The three teens who tested positive were living with more than a dozen others and attended large gatherings in Rehoboth.

At least three teens who lived in a Dewey Beach rental during senior week have tested positive for the coronavirus.

The Delaware Division of Public Health is encouraging parents of teens who participated in senior week activities that involved living in a group setting or attending a large gathering to have them tested for COVID-19. 

The three teens who tested positive were living with more than a dozen teens in a rental unit in Dewey Beach. While there, the teens attended several crowded gatherings in Rehoboth, potentially exposing as many as a hundred people or more to the virus.

The Division of Public Health is providing guidance on those who tested positive on how to safely self-isolate or self-quarantine. A press release said they will not be releasing any other information about the positive cases. They are not aware of any other senior week-related COVID-19 cases at this time.

The Division of Public Health strongly recommends anyone who participated in senior week activities, especially those who stayed in Dewey and Rehoboth Beach areas, lived or stayed with a group or attended a large gathering, to consider themselves at risk for the virus. Individuals should self-monitor for symptoms and to consider getting tested. Information about testing events, including community testing sites and free-standing sites operated by the health care systems and hospitals, is available here.

“It is important for teens participating in senior week activities to consider themselves at-risk, and get tested for, COVID-19. The risk of COVID-19 spread among other young people, of different households, living in group settings without social distancing or wearing face coverings is real, and we will have no way of tracing all of the individuals they may have exposed because they likely don’t know everyone’s names,” said DPH Director Dr. Karyl Rattay.  “Just because we are reopening, does not mean the virus is gone. It does not mean the risk is gone. It does not mean things are back to normal.”

“This incident underscores the importance of wearing face coverings and social distancing,” said DPH Medical Director Dr. Rick Hong.  “We recognize that the risk for transmission is going to increase during reopening; this was incorporated into our overall reopening strategy. However, for reopening to progress, we continue to ask the public to follow basic infection control and prevention measures. It’s critically important for people to remember - the more interactions people have with each other, especially when not social distancing and wearing a face covering, the higher the risk of infection.”

Families whose children participated in senior week activities at the beach and are planning graduation parties should consider rescheduling them for 14 days after they left. If they choose to hold an event anyway, they should consider their children at-risk for the virus and their exposure to vulnerable family and friends, such as grandparents or family members with chronic health conditions.

DPH is also encouraging teens and young adults who may be living together during the summer months, particularly in the beach area where group living is a common practice, to consider getting tested at least once a month – or immediately if they become symptomatic. Those who work in industries with more frequent contact with members of the public (including the hospitality and restaurant industry) should also consider being tested for COVID-19 once a month.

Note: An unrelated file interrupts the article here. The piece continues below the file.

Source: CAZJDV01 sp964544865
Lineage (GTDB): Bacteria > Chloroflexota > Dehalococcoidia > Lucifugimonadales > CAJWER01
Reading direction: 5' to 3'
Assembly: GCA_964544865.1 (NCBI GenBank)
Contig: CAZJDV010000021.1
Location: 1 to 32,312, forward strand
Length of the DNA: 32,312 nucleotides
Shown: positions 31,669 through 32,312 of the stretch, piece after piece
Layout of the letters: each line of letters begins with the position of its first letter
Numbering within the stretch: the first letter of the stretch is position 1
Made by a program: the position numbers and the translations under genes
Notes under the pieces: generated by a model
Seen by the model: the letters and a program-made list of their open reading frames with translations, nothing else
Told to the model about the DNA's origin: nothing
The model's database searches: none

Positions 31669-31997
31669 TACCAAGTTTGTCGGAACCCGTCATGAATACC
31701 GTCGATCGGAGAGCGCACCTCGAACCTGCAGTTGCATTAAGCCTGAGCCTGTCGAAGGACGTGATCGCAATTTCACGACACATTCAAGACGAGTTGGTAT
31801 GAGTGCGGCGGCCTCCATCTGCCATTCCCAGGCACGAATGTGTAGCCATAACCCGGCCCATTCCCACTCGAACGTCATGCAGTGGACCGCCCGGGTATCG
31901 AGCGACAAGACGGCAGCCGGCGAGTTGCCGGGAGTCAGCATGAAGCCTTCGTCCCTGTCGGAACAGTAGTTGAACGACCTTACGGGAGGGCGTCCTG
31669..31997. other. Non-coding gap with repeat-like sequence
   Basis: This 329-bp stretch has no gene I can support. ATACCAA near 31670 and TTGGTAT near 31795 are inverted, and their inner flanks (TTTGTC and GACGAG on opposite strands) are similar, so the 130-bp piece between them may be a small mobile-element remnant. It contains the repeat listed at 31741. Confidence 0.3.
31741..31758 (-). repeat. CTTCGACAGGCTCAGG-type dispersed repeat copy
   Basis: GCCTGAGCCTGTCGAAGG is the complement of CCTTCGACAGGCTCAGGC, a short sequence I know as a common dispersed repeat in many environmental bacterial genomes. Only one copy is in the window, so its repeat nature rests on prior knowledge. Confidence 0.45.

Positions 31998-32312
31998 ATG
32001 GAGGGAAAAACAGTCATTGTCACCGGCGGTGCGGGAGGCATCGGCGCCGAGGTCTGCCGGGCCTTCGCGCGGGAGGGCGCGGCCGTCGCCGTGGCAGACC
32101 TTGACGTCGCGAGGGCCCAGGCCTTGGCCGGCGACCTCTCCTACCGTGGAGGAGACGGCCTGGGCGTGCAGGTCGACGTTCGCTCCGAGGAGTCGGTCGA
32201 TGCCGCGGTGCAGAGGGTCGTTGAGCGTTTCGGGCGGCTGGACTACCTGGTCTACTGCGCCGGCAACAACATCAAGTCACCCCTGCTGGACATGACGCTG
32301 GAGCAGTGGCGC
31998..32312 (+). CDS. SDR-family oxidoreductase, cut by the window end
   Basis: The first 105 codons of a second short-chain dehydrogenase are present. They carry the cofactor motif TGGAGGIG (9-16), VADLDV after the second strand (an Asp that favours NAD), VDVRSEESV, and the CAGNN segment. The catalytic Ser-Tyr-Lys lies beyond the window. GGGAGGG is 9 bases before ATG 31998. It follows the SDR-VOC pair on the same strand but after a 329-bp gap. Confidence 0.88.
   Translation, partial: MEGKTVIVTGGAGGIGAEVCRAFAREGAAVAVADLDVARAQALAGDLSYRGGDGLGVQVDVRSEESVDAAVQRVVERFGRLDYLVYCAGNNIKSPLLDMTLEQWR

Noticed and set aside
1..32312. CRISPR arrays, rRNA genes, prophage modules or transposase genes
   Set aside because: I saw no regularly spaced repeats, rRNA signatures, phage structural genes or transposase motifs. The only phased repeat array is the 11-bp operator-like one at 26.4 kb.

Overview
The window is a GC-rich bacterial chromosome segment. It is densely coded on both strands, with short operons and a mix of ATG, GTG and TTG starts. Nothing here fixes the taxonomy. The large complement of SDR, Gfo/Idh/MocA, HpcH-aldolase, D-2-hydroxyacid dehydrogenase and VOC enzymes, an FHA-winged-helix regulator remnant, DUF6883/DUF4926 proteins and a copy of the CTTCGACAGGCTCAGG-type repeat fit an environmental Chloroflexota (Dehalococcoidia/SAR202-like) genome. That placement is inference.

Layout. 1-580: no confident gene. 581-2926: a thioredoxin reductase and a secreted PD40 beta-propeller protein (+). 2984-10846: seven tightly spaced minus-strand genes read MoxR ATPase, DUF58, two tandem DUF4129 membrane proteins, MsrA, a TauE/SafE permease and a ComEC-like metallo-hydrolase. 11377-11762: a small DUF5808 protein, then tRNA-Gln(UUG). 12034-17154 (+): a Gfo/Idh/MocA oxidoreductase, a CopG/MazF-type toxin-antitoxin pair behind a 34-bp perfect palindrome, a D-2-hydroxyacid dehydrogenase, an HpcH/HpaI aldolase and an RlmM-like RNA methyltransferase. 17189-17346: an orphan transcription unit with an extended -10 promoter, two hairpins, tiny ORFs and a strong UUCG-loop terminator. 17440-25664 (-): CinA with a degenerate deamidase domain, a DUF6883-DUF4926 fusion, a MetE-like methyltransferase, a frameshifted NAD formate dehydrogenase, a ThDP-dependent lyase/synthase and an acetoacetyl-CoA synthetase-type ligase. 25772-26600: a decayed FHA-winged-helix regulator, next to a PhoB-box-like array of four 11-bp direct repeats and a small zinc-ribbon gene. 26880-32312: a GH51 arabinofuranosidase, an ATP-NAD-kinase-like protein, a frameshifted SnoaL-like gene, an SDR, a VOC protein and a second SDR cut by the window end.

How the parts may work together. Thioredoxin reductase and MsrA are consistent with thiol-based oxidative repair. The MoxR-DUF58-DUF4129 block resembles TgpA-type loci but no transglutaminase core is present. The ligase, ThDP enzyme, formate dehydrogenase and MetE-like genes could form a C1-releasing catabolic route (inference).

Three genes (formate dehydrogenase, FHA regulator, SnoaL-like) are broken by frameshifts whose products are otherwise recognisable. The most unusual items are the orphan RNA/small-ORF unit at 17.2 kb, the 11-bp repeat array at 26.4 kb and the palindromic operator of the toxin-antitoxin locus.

If you are sick with any of the following symptoms, stay home: fever, cough, shortness of breath, sore throat, muscle aches, fatigue, chills, shaking with chills, loss of smell or taste. Other symptoms such as headache or digestive symptoms (vomiting, diarrhea, abdominal pain or lack of appetite) have been identified as potential symptoms related to COVID-19 and may prompt further screening, action or investigation. If you are sick and need essential supplies, ask someone else to go to the grocery store or the pharmacy to get what you need.  

Delaware is considering patients fully recovered seven days after the resolution of their symptoms ​and 10 days after onset of symptoms. Three days after symptoms resolve, patients are no longer required to self-isolate at home, however, they must continue to practice strict social distancing for the remaining four days before returning to their normal daily routine.

Additional demographic data on COVID-19 cases and deaths, including race/ethnicity, more age-specific data and rates information by ZIP code, can be found on the Division of Public Health’s My Healthy Community data portal.

Individuals who have complaints about individuals violating public gathering restrictions should contact state or local law enforcement. Concerns that a business may be violating operating restrictions should be directed to: COVID.DOJ@delaware.gov. Questions related to business re-openings or operations as businesses reopen should go to COVID19FAQ@delaware.gov.

Individuals with questions about COVID-19 should call Delaware 2-1-1, or email info@delaware211.org. Individuals who are deaf or hard of hearing can text their ZIP code to 898-211. Medically related questions regarding testing, symptoms, and health-related guidance can be submitted by email at DPHCall@delaware.gov. Questions regarding unemployment claims should be emailed to: UIClaims@delaware.gov.    

In addition, the Division of Public Health asks any Delaware health care, long-term care, residential, or other high-risk facility with questions or concerns to email: DPH_PAC@delaware.gov or call the DPH Call Center at 1-866-408-1899 and press ext. 2.

DPH will continue to update the public as more information becomes available. For the latest on Delaware’s response, go to de.gov/coronavirus.